Woodend, Gavinton, Duns
It’s not just his passion, enthusiasm and determination to make family farms more resilient through the use of renewables technology that made John Seed win this award.
The judges were wowed by his original approach to energy use and ability to turn an expensive, energy-consuming process on his 204ha arable farm into an innovative, money-saving solution, already being replicated by other farmers across the country.
He is certainly on track to meet his goal of making his Scottish Borders farming enterprise a “prime example of an energy-efficient farm”.
After years working away from agriculture in the biomass industry, John returned to his family farm in 2008, and has since turned a business that was previously “haemorrhaging cash” into a profitable enterprise. Turnover for the 2012-13 financial year was about £200,000, with £40,000 profit.
“Renewables has changed the nature of my farming business,” says John, who runs the farm in partnership with his wife Louise and son Donald. “If we had carried on the way we were, we were just going to be going hand to mouth.”
Putting his knowledge of the biomass industry to good use, John saw an opportunity to reduce the farm’s heating bill when the continuous-flow grain dryer needed to be replaced. Heating the farmhouse, cottages and grain dryer was costing about £38,500 a year for heating oil, while electricity use ran to about £8,000 a year.
He initially installed a 450kW straw-fuelled batch boiler, but has since designed and installed Europe’s largest batch straw biomass boiler – 950kW in size – to complement a new grain dryer.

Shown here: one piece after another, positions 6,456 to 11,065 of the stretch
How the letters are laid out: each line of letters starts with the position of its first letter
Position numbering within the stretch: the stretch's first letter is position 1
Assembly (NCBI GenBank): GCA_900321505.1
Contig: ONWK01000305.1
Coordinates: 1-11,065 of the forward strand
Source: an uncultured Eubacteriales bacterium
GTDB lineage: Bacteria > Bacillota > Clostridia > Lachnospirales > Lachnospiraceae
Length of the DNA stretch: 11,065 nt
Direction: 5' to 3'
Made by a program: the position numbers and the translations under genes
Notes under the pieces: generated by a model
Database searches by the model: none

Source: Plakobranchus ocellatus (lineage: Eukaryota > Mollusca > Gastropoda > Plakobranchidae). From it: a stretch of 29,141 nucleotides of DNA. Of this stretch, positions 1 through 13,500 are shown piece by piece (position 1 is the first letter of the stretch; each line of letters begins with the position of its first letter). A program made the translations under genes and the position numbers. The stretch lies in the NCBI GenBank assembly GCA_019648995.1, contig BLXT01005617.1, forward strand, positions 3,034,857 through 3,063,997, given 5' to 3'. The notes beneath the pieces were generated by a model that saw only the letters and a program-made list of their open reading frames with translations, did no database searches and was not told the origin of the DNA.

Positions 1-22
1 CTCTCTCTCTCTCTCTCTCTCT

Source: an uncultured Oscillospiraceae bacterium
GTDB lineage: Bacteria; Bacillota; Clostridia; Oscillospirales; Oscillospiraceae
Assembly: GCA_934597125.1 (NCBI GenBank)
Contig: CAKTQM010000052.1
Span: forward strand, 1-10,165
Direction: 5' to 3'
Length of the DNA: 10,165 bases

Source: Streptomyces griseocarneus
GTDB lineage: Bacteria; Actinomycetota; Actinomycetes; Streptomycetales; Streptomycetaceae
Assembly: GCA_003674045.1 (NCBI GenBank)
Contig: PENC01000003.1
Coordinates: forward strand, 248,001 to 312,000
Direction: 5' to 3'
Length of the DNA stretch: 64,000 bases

“John has shown remarkable initiative, using both engineering and financial skills to develop simple but effective biomass heating solutions for drying applications.”
Managing director, Farm Energy CentreEX
The boiler replaced the 450kW model and is used to heat the grain dryer, farmhouse, cottages and a new free-range 16,000-hen RSPCA Freedom Foods-certified egg unit via a small district heating system.
It’s fuelled using between 200-300t of rape straw every year – about one-third of the straw produced annually on the farm. The boiler also provides ash for use as a soil conditioner, reducing the farm’s fertiliser bill.
To make full use of the boiler’s potential, John dries woodchip and has adapted the grain dryer to kiln-dry logs. He also plans, through his role as director of the Borders Machinery Ring, to set up a wood production group for other farmers in the area.
Despite leaving the biomass industry – he remains a chairman of renewable energy company Helius Energy – John set up a biomass boiler business called Topling. He plans to use his farm as a demonstration site and the boilers are already in use on neighbouring farms.
The farm also has a 50kW ground-mounted solar array, sited beside the free-range egg unit and during the judging visit in May, the Seeds were finalising plans to install a refurbished second-hand 75kW wind turbine.
A keen advocate for on-farm renewables, John recently welcomed secretary of state for business, innovation and skills Vince Cable to the farm to discuss the importance of banks lending to farms for renewables projects.
“Marks&Spencer has been impressed with the quality and quantity of entries. All three finalists show how renewable energy and food production go hand in hand to create a sustainable future for UK agriculture.”